Coaching Makes the Difference

My son loves two sports – football and track. But he loves football. And he couldn’t wait until he was old enough to play it at school.

His middle school coach was awesome. He encouraged them. Never cussed at the kids. He always coached them up. Encouraged them to win. Alex loved going to every game. And they had a winning season both years.

His high school coach? Not so much.

Last year before one of the games even started, his pep talk was, “We can’t win, but let’s try to get through it.” Really? That attitude causes defeat before they even step out on the field. It got to the point that Alex didn’t even look forward to the games. And they went 1-9. 🙁

They recently had a team meeting where they talked about the schedule for next year, and the coach’s exact words were, “We only have two or three games that we might be able to win.”

Two or three. Out of ten. Alex wasn’t having it. After they wrote the schedule on the board, Alex wrote 10-0 on the top and put a W next to each team.

He wants to win, and he knows attitude makes a difference.

Fast forward to track season. It’s his first year under this high school coach, and he loves it. He loves his philosophy. “We will win. Period.” And he’s coached them like it’s true.

Track

He conditioned them hard. He coached them hard. He ran them hard. He ingrained in them, “You have what it takes. Dig deep. You can win.”

And after watching them last night, I can see that they believe it.

Alex was nervous going into it, running in his first high school meet against guys who were bigger and taller and older. But they won their opening relay, the 4x800m, and that boosted his confidence.

They didn’t do so well in the 4x200m relay, but he didn’t let it discourage him. His favorite race was coming up – the 400m individual run. And he nailed it. He beat all 15 other guys by at least 2 seconds. He ran a 57.4. It was awesome. He still wants to shave 10 seconds off that time before he graduates and beat the school record, and I believe he will. 🙂

After that, he ran anchor in the 4x400m relay. The first leg was strong, we were tied for first, but then the second and third legs lagged, and he was left with about a 100m deficit behind the guy in first.

He looked a little discouraged. And I encouraged him, “You got this. I know you. You can catch him. Dig deep and leave it all on the track.” I knew he was telling himself the same thing, because his coach had been pounding it into them all during training, but I wanted him to hear it out loud.

The 25 members of the other team who lined the fence looked at me like I was crazy, and to be honest, I wasn’t sure if I believed it or not. He had already run an 800m, a 200m, and a fast 400m. I wasn’t sure how much he had left.

He took off fast, determined to win. He still came in second, but he really closed the gap. He finished only about 25m behind the guy in first place.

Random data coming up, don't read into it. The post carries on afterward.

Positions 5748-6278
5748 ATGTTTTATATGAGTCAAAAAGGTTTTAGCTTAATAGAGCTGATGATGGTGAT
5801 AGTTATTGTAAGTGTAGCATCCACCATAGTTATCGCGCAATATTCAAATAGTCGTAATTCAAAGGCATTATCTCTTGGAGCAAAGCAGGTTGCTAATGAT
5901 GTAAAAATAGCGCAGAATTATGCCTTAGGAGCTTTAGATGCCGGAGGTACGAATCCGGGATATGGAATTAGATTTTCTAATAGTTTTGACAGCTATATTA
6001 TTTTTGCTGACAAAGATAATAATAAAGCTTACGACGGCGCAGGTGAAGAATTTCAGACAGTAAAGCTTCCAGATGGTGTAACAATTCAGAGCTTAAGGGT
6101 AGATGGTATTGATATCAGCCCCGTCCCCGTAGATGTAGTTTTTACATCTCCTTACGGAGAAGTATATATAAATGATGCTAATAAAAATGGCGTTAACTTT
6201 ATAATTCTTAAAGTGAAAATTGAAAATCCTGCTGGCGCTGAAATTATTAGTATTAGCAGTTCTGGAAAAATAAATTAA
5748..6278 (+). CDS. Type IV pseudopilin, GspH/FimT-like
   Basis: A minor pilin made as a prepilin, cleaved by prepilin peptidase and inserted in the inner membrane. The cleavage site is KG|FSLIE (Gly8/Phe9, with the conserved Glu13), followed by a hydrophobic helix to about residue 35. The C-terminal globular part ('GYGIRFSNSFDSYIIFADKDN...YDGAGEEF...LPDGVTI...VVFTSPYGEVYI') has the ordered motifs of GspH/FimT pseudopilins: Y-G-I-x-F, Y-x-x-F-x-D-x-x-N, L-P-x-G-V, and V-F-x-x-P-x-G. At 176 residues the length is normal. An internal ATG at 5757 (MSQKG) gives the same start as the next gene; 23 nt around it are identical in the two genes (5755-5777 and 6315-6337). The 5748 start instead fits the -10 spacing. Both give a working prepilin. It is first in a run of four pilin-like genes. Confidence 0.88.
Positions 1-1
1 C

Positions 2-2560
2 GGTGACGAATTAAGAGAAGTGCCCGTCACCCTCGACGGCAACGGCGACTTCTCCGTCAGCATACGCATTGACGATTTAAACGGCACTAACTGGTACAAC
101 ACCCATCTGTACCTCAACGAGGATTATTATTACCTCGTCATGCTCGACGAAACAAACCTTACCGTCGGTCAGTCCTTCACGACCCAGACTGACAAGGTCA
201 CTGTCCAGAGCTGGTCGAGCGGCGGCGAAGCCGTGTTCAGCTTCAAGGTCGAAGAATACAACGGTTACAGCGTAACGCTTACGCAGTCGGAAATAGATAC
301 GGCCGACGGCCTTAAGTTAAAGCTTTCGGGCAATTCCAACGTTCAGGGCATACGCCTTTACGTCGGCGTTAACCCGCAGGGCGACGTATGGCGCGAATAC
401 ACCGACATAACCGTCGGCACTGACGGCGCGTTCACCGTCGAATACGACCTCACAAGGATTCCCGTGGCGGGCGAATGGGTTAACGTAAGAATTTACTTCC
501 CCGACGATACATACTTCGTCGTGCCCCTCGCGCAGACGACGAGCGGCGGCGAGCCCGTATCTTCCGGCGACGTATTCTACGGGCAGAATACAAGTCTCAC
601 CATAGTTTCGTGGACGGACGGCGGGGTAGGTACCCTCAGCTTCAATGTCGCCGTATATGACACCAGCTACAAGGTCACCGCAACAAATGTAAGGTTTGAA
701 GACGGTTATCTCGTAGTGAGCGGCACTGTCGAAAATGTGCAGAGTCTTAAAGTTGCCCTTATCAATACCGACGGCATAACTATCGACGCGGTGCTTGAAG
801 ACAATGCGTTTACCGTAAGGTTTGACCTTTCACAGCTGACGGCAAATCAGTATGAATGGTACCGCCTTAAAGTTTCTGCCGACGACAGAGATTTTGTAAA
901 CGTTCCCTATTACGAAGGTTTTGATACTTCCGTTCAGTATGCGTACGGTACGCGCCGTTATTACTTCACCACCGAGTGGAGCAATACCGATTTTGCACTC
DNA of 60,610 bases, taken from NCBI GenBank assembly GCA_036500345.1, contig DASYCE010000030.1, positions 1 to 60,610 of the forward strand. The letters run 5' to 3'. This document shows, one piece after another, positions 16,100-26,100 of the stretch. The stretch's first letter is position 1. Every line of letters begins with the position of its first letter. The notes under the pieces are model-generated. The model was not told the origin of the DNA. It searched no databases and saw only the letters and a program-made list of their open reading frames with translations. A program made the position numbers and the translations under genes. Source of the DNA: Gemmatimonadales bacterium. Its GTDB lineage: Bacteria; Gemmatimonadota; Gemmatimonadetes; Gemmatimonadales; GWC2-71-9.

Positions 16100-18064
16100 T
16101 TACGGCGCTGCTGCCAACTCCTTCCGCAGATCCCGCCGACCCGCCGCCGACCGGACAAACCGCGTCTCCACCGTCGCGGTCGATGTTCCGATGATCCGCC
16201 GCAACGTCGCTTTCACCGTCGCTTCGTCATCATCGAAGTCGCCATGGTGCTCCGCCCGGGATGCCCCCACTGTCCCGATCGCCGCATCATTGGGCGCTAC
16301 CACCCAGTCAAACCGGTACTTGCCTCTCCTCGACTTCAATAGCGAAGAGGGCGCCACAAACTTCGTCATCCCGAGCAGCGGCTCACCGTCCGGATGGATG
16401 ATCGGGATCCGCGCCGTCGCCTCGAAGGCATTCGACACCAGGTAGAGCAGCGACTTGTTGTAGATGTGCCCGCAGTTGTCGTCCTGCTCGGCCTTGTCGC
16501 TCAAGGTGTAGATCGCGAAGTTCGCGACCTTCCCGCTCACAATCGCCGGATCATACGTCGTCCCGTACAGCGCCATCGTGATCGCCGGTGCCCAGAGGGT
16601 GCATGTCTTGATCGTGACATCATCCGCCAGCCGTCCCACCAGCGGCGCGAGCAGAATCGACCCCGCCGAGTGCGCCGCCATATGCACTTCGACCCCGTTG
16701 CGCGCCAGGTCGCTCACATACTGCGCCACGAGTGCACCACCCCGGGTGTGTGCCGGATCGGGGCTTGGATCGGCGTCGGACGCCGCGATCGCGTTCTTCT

Coaching makes a difference. Attitude makes a difference. Who you surround yourself with makes a difference.

Two things:

Don’t be Afraid to Try

God is going to ask you to do things way beyond your ability. Try. Do it anyway. Don’t let fear of failure hold you back.

Don’t look at it and say to yourself, “Well, I probably won’t be able to catch up to the guy in first place, so I’m not evening going to try.”

You may not catch him. You may not get it perfect the first time. But you’ll learn. You’ll grow. You’ll build endurance and gain experience to use in the next race.

Alex may not have won that race, but he beat everyone who didn’t even try by a mile.

So, in the words of Nike, “Just do it.”

Surround Yourself with Cheerleaders

Alex has spent a lot of time in the offseason thinking and praying about whether or not to play football again for this coach next year, especially now that he knows what it’s like to have a coach encourage you. It really was borderline depressing for him by the end of the season.

Take a look around you. If your circle is full of people telling you, “You can’t do that. That won’t work. That’s way too big for you to even try. You can’t win so just try to make it through,” you need to find yourself a new circle.

Who you surround yourself with makes the difference between winning and losing. And when you do fail (or come in second, or third, or last), they’re there to help pick you up and tell you good try and encourage you to do it again.

Alex’s coach wouldn’t have put him in those races if he didn’t think he had the potential to do it. The potential to win.

The One who formed you made you exactly the way you are on purpose, with very specific gifts and skill sets, and then He planted a dream in your heart that’s bigger than you…one you could only fulfill with His help.

He sees your potential. He knows what you’re capable of. He knows you can do it or He wouldn’t have put it in your heart in the first place.

So let me be your cheerleader today.

Do it. Dig deep and leave it all on the track. You’ve got this.

I have strength for all things in Christ Who empowers me [I am ready for anything and equal to anything through Him Who infuses inner strength into me; I am self-sufficient in Christ’s sufficiency]. (Philippians 4:13 AMP)

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